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J Craniofac Surg. 2010 May;21(3):724-6. doi: 10.1097/SCS.0b013e3181d841c6.

Activities of masticatory muscles in patients before orthognathic surgery.

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Department of Surgery Sciences, Faculty of Medicine and Surgery, University of L'Aquila, L'Aquila, Italy.



To compare the influence of occlusal versus craniofacial characteristics on the functionality of the stomatognathic apparatus.


Two groups of subjects were selected: 27 patients (13 women and 14 men), 18 to 42 years old, all candidates for orthognathic surgery, 7 with prognathic syndrome and 20 with progenic syndrome; and 26 healthy young adults (13 women and 13 men) of corresponding age (control group). To verify the neuromuscular equilibrium induced by occlusion, the electromyographic activities of both right and left masseter and anterior temporal muscles were recorded and analyzed, calculating the percentage overlapping coefficient (an index of the symmetric distribution of the muscular activity determined by the occlusion) and TORS (index of the presence of mandibular torque). Data were compared with Student t-test for independent samples.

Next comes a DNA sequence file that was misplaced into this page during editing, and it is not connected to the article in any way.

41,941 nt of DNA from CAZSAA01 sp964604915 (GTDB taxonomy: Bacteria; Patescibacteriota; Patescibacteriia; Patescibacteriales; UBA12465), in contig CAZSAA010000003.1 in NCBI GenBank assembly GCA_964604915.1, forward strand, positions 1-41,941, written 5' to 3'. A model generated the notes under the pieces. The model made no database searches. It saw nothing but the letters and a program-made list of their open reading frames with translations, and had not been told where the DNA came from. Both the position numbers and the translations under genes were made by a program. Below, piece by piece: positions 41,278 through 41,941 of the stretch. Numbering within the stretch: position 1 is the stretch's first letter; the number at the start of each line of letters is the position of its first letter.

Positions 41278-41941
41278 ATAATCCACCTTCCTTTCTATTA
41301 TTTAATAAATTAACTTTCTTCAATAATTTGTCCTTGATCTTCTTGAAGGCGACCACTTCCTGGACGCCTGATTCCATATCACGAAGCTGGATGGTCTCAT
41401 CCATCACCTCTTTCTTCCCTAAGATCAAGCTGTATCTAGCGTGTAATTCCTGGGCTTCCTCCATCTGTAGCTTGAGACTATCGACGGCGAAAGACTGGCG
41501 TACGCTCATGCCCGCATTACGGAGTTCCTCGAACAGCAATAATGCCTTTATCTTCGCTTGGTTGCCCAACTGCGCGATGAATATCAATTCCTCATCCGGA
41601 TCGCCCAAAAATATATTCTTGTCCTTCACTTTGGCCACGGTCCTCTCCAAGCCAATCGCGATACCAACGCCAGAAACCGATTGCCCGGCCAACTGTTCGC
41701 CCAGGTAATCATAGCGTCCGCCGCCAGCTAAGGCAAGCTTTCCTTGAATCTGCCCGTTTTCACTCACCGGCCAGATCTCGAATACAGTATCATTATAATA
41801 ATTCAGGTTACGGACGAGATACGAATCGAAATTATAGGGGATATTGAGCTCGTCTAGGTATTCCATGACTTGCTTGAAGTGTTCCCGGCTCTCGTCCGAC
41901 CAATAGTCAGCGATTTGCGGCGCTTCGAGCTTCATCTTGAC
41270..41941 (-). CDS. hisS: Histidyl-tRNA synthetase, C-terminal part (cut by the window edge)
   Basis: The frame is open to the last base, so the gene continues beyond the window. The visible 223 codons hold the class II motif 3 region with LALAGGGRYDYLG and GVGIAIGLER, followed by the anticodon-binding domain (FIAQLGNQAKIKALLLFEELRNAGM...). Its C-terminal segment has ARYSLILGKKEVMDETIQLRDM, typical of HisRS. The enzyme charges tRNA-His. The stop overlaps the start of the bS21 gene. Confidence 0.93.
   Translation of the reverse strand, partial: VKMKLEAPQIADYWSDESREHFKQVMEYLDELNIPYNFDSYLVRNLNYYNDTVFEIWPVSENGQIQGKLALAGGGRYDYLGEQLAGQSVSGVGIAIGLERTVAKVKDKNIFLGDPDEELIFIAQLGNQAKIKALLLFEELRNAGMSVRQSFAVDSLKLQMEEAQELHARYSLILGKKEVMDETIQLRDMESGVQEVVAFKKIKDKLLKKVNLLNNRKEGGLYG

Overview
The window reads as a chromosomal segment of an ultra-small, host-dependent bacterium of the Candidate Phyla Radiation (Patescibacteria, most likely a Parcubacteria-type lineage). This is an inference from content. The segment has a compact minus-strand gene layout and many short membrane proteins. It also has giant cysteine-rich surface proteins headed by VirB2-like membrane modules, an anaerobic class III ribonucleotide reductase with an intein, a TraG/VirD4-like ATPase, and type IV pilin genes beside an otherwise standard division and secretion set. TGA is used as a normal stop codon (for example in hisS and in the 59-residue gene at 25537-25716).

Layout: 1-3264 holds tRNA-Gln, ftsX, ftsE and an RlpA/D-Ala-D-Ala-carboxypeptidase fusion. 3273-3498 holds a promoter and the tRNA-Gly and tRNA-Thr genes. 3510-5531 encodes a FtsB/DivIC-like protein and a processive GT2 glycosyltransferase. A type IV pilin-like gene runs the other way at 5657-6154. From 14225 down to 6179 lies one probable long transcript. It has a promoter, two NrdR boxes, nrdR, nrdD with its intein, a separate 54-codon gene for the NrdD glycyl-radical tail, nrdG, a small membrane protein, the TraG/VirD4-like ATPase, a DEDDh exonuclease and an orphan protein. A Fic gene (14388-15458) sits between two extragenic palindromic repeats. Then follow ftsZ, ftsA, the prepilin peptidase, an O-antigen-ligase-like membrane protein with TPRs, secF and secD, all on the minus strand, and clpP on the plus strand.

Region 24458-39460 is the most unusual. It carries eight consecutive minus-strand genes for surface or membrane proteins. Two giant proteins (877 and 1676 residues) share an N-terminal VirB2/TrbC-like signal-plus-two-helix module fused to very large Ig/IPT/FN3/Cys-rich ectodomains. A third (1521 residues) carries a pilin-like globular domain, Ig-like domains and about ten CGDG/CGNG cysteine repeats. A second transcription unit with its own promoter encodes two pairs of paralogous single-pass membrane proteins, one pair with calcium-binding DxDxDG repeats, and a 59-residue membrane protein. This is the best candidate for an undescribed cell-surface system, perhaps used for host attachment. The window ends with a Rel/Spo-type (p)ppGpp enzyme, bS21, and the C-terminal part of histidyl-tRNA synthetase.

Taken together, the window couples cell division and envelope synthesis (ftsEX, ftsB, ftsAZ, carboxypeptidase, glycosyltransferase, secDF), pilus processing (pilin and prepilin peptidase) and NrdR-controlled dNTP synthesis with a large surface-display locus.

Between the 2 groups of patients, no statistically significant differences were found, whereas the statistical analysis showed differences between patients and control subjects (P < 0.05): overall, the control subjects had a better neuromuscular stability than the patients who were candidates for orthognathic surgery.


The electromyographic evaluations revealed that there was a neuromuscular imbalance determined by an occlusal instability in the patients candidates for orthognathic surgery, thus indicating that occlusion plays a more important role than any possible mechanical disadvantages due to altered craniofacial morphology.

[Indexed for MEDLINE]

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